Ionospheric modification and ELF/VLF wave generation by HAARP

Nikolai G. Lehtinen and Umran S. Inan STAR Lab, Stanford University January 7, 2006
1

Generation of ELF/VLF waves

2

HAARP
High Frequency Active Auroral Research Program

After upgrade in March 2006: 180 crossed dipole antennas 3.6 MW power ~2 GW effective radiated HF power (2.8-10 MHz) (lightning has ~20 GW isotropic ERP)
3

HAARP and other HF heating facilities

4

Important electron-molecule interaction concept: Dynamic friction force

Inelastic processes:
Rotational, vibrational, electronic level excitations Dissociative losses Ionization

(E/N)br=130 Td where 1 Td = 10-21 V-m2

5

Kinetic Equation Solver (modified ELENDIF)
Time-dependent solution for f(v,t) = f0(v,t) (almost isotropic) Physical processes inluded in ELENDIF: Quasistatic electric field Elastic scattering on neutrals and ions Inelastic and superelastic scattering Electron-electron collisions Attachment and ionization Photon-electron processes External source of electrons New: Non-static (harmonic) electric field Geomagnetic field

+ cosθ f1(v,t)

6

Importance of these processes

ωH ωHAARP

The quasistatic approximation used by ELENDIF requires νm>>ω Geomagnetic field is also important: ωH~2π x 1 MHz

7

Analytical solution

Margenau distribution

where l=v/νm=(Nσm)-1=const Druyvesteyn distribution ω=0

8

Calculated electron distributions
Electron distributions for various RMS E/N (in Td). f>0 corresponds to extaordinary wave (fH=1 MHz, h=91 km)

Effective electric field is smaller than in DC case:

+ ordinary - extraordinary
9

Breakdown field (used for the estimate of νm,eff)
h = 91 km, extraordinary, fH=1 MHz

Breakdown occurs when νion>νatt The point of breakdown (shown with ) shifts up in oscillating field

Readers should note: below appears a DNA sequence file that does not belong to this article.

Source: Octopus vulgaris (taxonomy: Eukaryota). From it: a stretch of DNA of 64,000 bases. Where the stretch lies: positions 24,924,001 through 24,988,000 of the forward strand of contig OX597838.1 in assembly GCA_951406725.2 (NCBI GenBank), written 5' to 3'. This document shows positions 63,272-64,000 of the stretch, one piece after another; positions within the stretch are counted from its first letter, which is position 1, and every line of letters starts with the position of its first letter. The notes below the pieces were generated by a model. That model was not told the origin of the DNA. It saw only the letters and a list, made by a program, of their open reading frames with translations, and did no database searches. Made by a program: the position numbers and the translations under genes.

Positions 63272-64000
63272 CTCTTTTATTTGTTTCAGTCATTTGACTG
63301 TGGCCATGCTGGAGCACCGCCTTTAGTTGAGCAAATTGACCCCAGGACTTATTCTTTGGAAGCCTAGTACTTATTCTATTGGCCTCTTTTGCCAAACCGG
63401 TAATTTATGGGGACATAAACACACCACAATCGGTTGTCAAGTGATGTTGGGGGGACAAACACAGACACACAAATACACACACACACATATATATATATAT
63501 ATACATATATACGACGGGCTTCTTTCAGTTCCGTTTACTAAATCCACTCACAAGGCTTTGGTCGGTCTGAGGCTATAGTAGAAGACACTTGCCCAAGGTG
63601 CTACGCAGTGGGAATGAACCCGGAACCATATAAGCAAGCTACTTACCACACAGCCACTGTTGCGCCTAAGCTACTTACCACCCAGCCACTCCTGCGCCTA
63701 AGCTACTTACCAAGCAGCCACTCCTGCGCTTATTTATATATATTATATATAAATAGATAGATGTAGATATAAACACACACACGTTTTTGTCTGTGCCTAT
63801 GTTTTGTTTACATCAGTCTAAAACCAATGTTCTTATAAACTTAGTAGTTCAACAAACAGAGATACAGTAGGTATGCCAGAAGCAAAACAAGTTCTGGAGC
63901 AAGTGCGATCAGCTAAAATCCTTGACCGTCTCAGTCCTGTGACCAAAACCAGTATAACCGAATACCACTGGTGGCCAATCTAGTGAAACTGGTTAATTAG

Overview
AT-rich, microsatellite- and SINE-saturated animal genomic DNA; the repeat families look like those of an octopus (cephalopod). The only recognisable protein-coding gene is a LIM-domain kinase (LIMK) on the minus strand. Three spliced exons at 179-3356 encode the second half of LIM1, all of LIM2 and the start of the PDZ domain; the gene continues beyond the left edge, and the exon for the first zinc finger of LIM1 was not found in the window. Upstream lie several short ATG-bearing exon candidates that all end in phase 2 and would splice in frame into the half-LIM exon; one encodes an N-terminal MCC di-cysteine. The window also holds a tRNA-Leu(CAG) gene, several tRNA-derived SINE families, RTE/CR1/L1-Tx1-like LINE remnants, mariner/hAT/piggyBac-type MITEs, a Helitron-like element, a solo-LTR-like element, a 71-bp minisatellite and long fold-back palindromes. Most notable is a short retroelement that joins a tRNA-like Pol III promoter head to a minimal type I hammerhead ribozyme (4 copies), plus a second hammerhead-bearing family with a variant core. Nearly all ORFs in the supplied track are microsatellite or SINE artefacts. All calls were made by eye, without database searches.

Ebr  Ebr  ω ± ωH   1+  ≈  −13 −1 3  N  N  DC  N × 2 × 10 s m 
2

f(v) at ionization energy (~15 eV) is most important
10

HF wave propagation Power flux (1D), including losses:

HF conductivity (ordinary/extaordinary)
11

Calculated HF electric field
•Normalized field, E/Ebr is shown •For comparison, we show the dynamic friction function •The N2 vibrational threshold or breakdown field are not exceeded for current or upgraded HAARP power 12

Is breakdown achievable at all?
Propagation with no absorption The electric field can be higher in a non-steady state case Electric breakdown field with altitude:
Decreases due to thinning atmosphere But, increases due to oscillations and magnetization.
Ebr  Ebr  ω ± ωH   ≈ 1+   −13 −1 3  N  N  DC  N × 2 ×10 s m 
13
2

Temperature modification (daytime, x mode)

14

Comparison of Maxwellian and non-Maxwellian approaches

15

DC conductivity changes (for electrojet current)

16

Conductivity tensor (DC)
Conductivity changes due to modification of electron distribution Approximate formulas were used previously Pedersen (transverse)

Hall (off-diagonal)

Parallel
17

Conductivity modification
Pedersen conductivity is increased Parallel conductivity is decreased

18

Conductivity as a function of E/N (x-mode, h=80 km, f=0,3,7 MHz)
Solid line shows conductivity modifications by DC field Black intervals connect the conductivities modified by maximum HAARP heating before and after upgrade
19

Relative change of conductivity σ(E)/σ(E=0)

20

Electric current calculations In most previous works, it is assumed that the electrojet field Eej=const => inaccurate at low frequencies (no account for the accumulation of charge) We assume static current, i.e.

21

3D stationary ∆J
Vertical B Ambient E is along x Ambient current is mostly along y Models with ∆E=0 do not consider closing side currents max ∆J/J0~0.3 for this case

22

Calculated ∆J/J0 for various frequencies
Range 70-130 km Modified region radius ~10 km before upgrade and ~5 km after upgrade Calculated maximum current and its modification occur at ~109km
23

Conclusions
Our model includes both:
Non-Maxwellian electron distribution Self-absorption

Maxwellian electron distribution models, which calculate ∆Te, cannot account for the nonlinear Te saturation. The non-Maxwellian model allows to calculate processes for which high-energy tail of the electron distribution is important, such as:
optical emissions breakdown processes.
24

Work in progress

Electrojet current modulation in nonstatic case ELF/VLF emission ELF/VLF wave propagation along the geomagnetic field line

25

Sign up to vote on this title
UsefulNot useful